Posts Tagged ‘october is my favorite month’

Masks at October’s Sideshow

September 29, 2010  |  miscellany  |  4 Comments

Hey guess what! Sideshow is just around the corner.

Next week, Tuesday October 12th, Sideshow: The Queer Literary Carnival will feature six readers on the subject of MASKS—what we wear, why, and how that changes throughout our lives or throughout our different identities.

We’ll be doing a special raffle for everyone and anyone who attends, with prizes like Rachel Kramer Bussel’s recent book Orgasmic, a cock from Vixen Creations, another cock from Tantus, and Ivan E. Coyote’s new book, Missed Her, and spoken word CD.

What’s that? Didn’t you hear that Ivan E. Coyote and S. Bear Bergman are reading at the November 9th Sideshow, along with Jessica Halem, on their 2010 Dangerous Mammals tour?

I’m practically beside myself! I’ve admired Ivan and Bear’s work for a long time, and though I’ve met Ivan, it was years ago, and I can’t wait to meet Bear. It’s going to be a great night.

There aren’t very many more Sideshow readings left in 2010, but we’ve had an incredible lineup so far and we’re gearing up to bring you all sorts of new and exciting folks in 2011. Mark the dates on your calendar—second Tuesday of every month!

See you in October?

Sideshow: The Queer Literary Carnival
Hosted by Cheryl B. & Sinclair Sexsmith
Tuesday, October 12th @ The Phoenix
447 East 13th Street @ Avenue A
Doors, 7:30pm. Reading, 8pm
Free! (We’ll pass the hat for the readers)
RSVP on Facebook!

This month’s theme is MASKS, starring:
Broch Bender (Seattle Spit)
Kelli Dunham (Queer Memoir)
Natalie Illum (Mothertongue)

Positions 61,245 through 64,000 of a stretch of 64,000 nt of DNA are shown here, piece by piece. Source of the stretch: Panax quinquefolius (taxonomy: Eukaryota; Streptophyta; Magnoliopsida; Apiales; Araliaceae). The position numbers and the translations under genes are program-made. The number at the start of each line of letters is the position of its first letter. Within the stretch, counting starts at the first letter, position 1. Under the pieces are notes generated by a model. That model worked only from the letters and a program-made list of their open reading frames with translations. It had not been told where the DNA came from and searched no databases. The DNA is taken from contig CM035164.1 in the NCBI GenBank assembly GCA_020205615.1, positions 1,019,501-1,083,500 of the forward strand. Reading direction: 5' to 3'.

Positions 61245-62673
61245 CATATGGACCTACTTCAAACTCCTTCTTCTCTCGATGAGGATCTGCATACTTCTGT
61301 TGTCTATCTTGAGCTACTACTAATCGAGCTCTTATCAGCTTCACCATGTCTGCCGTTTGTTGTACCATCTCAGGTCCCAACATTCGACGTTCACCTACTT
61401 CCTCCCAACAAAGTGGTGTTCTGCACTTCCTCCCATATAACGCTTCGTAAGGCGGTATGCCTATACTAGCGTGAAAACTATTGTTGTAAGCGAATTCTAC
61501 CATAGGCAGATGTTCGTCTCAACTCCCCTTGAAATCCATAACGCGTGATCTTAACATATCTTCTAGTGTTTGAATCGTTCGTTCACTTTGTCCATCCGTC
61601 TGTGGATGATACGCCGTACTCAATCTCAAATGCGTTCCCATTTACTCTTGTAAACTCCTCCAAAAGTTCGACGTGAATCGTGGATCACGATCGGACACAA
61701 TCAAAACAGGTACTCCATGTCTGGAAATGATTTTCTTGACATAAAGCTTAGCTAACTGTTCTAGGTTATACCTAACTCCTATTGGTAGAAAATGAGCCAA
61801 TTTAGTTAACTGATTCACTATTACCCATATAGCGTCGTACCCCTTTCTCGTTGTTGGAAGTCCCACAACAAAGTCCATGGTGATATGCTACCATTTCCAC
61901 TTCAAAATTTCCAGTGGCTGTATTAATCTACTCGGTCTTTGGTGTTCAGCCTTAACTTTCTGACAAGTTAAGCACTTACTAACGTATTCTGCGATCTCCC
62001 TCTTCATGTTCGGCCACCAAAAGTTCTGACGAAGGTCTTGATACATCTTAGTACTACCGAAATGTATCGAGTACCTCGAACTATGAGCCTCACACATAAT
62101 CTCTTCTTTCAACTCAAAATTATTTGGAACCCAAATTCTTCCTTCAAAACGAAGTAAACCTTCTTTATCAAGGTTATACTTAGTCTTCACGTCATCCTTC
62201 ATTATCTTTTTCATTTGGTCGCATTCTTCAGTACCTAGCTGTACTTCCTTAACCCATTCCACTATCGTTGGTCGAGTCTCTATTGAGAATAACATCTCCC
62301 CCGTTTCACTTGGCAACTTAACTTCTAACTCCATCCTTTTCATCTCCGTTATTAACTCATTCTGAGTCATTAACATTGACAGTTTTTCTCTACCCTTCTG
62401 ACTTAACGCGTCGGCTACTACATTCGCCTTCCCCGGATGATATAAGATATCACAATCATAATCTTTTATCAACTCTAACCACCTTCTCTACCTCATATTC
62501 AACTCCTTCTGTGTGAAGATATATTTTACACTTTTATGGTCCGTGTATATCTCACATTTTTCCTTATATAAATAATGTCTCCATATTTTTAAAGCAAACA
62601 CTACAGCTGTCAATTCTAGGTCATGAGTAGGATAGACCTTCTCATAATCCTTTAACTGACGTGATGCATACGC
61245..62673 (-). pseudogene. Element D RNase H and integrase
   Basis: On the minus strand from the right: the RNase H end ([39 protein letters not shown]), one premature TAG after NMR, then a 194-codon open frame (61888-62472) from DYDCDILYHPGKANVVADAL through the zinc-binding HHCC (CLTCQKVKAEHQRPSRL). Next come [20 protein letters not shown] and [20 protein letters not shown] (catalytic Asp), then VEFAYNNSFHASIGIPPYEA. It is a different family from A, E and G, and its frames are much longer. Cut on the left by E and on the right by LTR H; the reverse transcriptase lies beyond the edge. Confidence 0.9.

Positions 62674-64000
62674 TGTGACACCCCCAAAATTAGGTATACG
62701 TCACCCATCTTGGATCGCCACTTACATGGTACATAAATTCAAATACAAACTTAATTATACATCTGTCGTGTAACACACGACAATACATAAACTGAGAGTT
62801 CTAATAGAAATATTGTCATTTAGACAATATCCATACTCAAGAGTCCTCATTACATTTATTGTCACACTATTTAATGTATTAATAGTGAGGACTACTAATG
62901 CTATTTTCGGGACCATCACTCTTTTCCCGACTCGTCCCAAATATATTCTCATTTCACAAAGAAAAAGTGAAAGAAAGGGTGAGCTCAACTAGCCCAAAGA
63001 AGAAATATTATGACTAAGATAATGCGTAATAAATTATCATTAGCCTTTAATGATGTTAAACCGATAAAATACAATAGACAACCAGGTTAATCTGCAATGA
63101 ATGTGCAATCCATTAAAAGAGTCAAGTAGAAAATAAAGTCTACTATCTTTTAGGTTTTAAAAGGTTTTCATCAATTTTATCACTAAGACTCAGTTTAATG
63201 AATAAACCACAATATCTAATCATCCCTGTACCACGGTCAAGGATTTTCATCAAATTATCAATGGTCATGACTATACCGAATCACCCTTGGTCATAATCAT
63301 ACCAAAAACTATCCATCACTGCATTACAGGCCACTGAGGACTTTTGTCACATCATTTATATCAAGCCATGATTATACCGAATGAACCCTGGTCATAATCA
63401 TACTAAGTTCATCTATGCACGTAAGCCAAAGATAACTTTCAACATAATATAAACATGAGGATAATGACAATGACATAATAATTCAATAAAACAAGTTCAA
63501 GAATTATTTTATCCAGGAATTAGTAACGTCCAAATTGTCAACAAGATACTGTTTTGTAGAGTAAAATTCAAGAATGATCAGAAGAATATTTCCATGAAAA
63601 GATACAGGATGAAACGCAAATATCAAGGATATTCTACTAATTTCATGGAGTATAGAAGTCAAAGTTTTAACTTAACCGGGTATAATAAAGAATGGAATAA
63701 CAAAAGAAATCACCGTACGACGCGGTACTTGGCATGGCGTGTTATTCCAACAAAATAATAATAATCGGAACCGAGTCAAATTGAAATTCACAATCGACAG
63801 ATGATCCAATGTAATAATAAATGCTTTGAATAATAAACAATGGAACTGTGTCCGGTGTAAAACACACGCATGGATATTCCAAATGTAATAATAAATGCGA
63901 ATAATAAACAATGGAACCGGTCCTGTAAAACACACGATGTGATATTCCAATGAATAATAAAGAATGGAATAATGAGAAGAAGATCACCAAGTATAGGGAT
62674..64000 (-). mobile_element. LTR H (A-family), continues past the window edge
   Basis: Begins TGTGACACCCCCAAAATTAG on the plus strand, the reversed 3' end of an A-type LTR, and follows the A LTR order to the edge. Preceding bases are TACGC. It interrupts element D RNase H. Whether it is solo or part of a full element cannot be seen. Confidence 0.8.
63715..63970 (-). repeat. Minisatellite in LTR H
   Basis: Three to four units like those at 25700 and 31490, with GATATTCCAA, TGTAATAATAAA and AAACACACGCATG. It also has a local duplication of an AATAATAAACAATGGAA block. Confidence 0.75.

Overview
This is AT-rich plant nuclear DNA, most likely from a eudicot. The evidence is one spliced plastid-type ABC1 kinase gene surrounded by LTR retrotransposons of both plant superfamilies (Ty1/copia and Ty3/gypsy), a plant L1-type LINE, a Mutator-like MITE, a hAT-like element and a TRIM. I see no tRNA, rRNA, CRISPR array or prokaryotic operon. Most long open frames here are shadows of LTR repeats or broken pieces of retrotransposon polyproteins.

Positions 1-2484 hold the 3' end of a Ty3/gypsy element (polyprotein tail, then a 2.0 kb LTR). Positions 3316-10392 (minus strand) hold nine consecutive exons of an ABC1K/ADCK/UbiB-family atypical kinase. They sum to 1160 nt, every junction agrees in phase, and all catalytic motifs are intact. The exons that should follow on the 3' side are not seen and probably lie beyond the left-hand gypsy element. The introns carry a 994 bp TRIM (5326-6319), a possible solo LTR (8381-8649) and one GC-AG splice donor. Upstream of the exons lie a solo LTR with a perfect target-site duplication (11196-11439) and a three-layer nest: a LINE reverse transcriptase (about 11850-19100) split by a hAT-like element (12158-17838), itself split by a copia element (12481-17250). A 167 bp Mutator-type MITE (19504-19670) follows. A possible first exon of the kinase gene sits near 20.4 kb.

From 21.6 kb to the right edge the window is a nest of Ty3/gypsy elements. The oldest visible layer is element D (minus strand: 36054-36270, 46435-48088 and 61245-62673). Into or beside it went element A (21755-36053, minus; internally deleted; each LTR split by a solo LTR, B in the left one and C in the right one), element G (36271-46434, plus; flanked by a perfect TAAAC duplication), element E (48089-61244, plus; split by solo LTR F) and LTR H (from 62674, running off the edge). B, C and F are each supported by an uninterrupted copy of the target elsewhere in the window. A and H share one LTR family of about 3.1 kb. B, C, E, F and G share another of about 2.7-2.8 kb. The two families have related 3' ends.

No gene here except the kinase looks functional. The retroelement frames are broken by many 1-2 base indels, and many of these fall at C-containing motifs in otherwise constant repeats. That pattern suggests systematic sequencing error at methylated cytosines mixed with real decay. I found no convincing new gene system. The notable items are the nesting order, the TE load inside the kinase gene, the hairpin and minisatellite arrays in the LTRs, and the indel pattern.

Mardi Jaskot (Queer Conventions)
Maymay (KinkonTap)
Sarah Schulman (Ties That Bind)

Check out reader bios and photos.

National Coming Out Day & Matthew Shepard

October 12, 2009  |  essays  |  2 Comments

October is my favorite month – I’m going to state it officially for the record. It’s got some significant gay activist dates, like October 11th (in the US – apparently it’s the 12th in the UK), which is National Coming Out Day, and the whole thing is LGBT History Month. And October 12th is the anniversary of Matthew Shepard‘s death.

And this year, I’m sure you’ve heard, was the National Equality March on Washington, and news about its success has been streaming through my reader all day.

Last year, on National Coming Out Day, I wrote about where I was when Matthew died (in the same city as he was, actually) and shared the poem I wrote about it years later.

I still think coming out is one of the very most important things we can do, as queers, as dykes, as butches and femmes, as andro genderqueer gendernonconforming gender rebels, as trans folks, as kinksters. Coming out claims the space we rightfully stand on, and says we accept who we are, and if you don’t, that’s your goddamn problem. Coming out is visibility, and completely overrides whatever the lesbian uniform currently is.

Whoever you are, I urge you to come out to just one more person this week, this month, this year. Come out as whatever particular identity you happen to be. Come out in support of gay rights, come out by calling your coworker on their homophobic jokes. Come out and claim your space.

I ran across this clip of Judy Shepard visiting The Ellen Show last week, on October 9, 2009. She talks about Matthew’s death, her own subsequent activism, what a hate crime is, and the amazing news of the US House of Representatives expanding the Hate Crime definition on October 8th (I know, I don’t usually report on current events, but this is important and relevant to the October Activism).

PS, check out Ellen’s short hair! It just keeps getting shorter! I would love to talk to her someday about her gender and how it’s evolving – has she always been butch, and now that she has some solid fame and notariety she finally feels comfortable expressing herself? Is it Portia’s influence? Is she a reflection of the current culture? (Seems like she always has had very timely hair.) I’m curious, I’d love to hear what she says about it. And I just love that she’s doing more gay activism through her show than she ever has.